22KnotsDressing: make sure parts of the knot are lying in the proper orientation to other partsSetting: make sure knot is snug in all directionsMost commonly used:Half hitch and overhand (safety) knotClove hitchBecket bend and double becket bendBowline knot and figure eight knotsRescue knot and water knot
23(A)(B)Figure (A) A loose and sloppy knot. (B) A knot properly dressed and set.
24Inspection All ropes must be inspected and properly maintained Inspections should be a matter of department policyLife safety rope found damaged must be removed from serviceRopes should be inspected along their entire length
25Figure 15-16 It is very important that rope is inspected as it is being put back into a rope bag.
26Laid (Twisted) Firefighters should look and feel for: Foreign matterSlippery spotsVoids in center fibersStiff or hard spots and soft spotsLaid ropes should be untwisted at random intervals to inspect between strands
27Figure 15-18 It is important to twist apart a laid rope to inspect between strands.
28Braided Should be visually and tactilely inspected as well Inspecting inside is not possibleAll strands appear on the surface somewhere along the rope
29Braid-on-BraidWhen inspecting braid-on-braid rope, there is no way to see the inside braided ropePay attention to tactile inspectionWatch and feel for damageOutside braid will sometimes slip over the inner braid causing the rope to invertImmediately remove from serviceOutside braid represents 50 percent of strength
30Kernmantle Cannot see kern portion Represents 75 percent of total strength of ropeTactile inspection is best and only way to discover damage to kernKey is to search for a different feelFlat spots, voids, bunches, stiffness, and limpness
31Maintenance Maintenance of ropes is not difficult Firefighter may be called on to assist with placing new rope into serviceCarefully adhere to manufacturer's instructions
32Cleaning Follow manufacturer's instructions Brush dirt off natural materials; do not use waterLose 50 percent of strength when wetDo not regain strength when dryRopes manufactured from synthetic materials can be cleaned in a number of waysHand washRope washerClothes washing machine
33Figure 15-24 A kernmantle rope can also be “chained” and washed in a front-loading washing machine.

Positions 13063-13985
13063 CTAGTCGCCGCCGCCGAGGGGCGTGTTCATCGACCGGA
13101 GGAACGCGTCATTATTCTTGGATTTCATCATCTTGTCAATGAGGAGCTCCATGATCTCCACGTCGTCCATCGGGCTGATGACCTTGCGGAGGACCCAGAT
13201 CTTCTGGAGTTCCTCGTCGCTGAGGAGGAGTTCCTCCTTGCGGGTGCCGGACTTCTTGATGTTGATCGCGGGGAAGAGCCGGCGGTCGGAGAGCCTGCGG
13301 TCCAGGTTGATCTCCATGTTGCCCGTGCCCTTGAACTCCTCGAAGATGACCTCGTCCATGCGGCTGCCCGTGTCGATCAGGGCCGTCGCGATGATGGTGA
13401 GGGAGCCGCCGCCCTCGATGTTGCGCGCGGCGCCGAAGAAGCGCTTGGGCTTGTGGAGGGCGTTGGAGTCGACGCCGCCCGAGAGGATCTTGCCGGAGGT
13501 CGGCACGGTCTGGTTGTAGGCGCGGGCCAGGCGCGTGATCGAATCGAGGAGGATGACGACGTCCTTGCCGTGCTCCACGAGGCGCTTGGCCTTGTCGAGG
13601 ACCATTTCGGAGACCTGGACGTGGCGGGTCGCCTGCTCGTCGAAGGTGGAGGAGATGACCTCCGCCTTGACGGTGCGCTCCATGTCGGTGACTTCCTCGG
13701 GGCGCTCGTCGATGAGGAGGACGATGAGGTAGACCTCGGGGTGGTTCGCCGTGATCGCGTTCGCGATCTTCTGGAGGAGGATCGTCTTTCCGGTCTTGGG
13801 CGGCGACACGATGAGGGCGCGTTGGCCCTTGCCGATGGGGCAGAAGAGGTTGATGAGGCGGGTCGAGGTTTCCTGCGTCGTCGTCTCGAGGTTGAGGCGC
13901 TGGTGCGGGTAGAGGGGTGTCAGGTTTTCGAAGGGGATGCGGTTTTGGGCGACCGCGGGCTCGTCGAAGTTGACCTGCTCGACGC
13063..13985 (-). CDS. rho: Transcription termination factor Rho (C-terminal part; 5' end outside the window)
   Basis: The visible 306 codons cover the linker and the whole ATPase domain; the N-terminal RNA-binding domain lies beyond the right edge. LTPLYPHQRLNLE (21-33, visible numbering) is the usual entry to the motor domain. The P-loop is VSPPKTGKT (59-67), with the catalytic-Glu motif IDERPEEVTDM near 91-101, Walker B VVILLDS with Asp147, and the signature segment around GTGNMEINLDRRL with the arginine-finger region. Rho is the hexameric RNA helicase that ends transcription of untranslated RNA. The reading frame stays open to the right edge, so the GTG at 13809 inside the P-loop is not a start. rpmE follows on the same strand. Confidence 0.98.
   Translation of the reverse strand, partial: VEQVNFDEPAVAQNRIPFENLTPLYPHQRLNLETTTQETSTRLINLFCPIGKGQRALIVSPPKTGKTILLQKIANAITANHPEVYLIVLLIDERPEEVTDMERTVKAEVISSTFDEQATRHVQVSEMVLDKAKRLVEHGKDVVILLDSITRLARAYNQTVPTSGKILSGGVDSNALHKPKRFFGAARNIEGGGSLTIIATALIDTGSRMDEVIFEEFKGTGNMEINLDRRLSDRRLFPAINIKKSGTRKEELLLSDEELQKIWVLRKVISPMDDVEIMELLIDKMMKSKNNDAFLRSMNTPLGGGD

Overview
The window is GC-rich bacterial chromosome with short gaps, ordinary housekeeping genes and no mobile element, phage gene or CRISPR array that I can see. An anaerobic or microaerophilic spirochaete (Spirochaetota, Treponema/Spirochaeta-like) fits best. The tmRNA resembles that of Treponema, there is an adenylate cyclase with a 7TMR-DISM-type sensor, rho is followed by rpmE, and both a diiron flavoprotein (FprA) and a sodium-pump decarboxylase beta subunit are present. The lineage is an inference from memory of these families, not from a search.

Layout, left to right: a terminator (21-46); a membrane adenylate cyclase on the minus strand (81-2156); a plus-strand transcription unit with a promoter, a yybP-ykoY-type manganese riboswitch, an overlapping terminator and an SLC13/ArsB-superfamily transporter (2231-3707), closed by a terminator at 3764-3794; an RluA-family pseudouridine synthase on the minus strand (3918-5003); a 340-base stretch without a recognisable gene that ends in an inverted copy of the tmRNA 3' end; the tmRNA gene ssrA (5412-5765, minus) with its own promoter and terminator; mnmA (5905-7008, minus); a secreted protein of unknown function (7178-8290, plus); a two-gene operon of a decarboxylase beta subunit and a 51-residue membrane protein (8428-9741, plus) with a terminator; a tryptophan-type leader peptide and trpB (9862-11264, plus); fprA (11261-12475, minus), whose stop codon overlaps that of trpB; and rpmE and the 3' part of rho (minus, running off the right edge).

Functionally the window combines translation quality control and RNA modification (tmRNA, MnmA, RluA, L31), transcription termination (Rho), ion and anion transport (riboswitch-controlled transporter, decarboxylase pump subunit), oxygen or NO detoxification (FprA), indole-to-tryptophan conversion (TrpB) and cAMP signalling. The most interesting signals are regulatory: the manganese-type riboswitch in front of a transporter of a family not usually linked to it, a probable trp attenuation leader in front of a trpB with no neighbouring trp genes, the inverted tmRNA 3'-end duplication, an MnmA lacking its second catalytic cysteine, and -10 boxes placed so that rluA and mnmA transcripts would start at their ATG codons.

34Drying Rope must be completely dried prior to storage Different drying methods:Lay flat to dryHang to dryUse clothing dryer with extreme cautionEven a low temperature setting could surpass manufacturer’s recommendations
35Storage Quick identification is important TypeLengthDifferent material types, sizes, or colors of bags or tags can be used to differentiateEach department needs to establish policyStandard coilingUtilization of special bags
36Figure 15-27 The two most common methods of storing life safety ropes (bagged or coiled).
37Rigging for HoistingOne of the primary uses of rope on emergency sceneMuch smaller rope can be utilizedCan be stored bagged or coiledSome departments have policies governing the use of tag/guide lines
38Specific Tools and Equipment Small figure eight on a bight with half hitch up handle is easiest and quickest way to hoist an axPike poles should be hoisted point upHoselines can be hoisted charged or unchargedPower tools have closed handles or support piecesLadders are hoisted on regular basis
39Securing a Rope between Two Objects Need to secure a rope between two objects may arise at any emergency sceneRope may be used as a barrier using one of two methodsFigure eight on a bight may be used to secure an anchor point
40Lessons Learned Ropes have many uses Fire service uses ropes on a regular basisExperience is the most effective teacherFirefighters are encouraged to practice the basics learnedMaintenance of rope is not difficult or complicated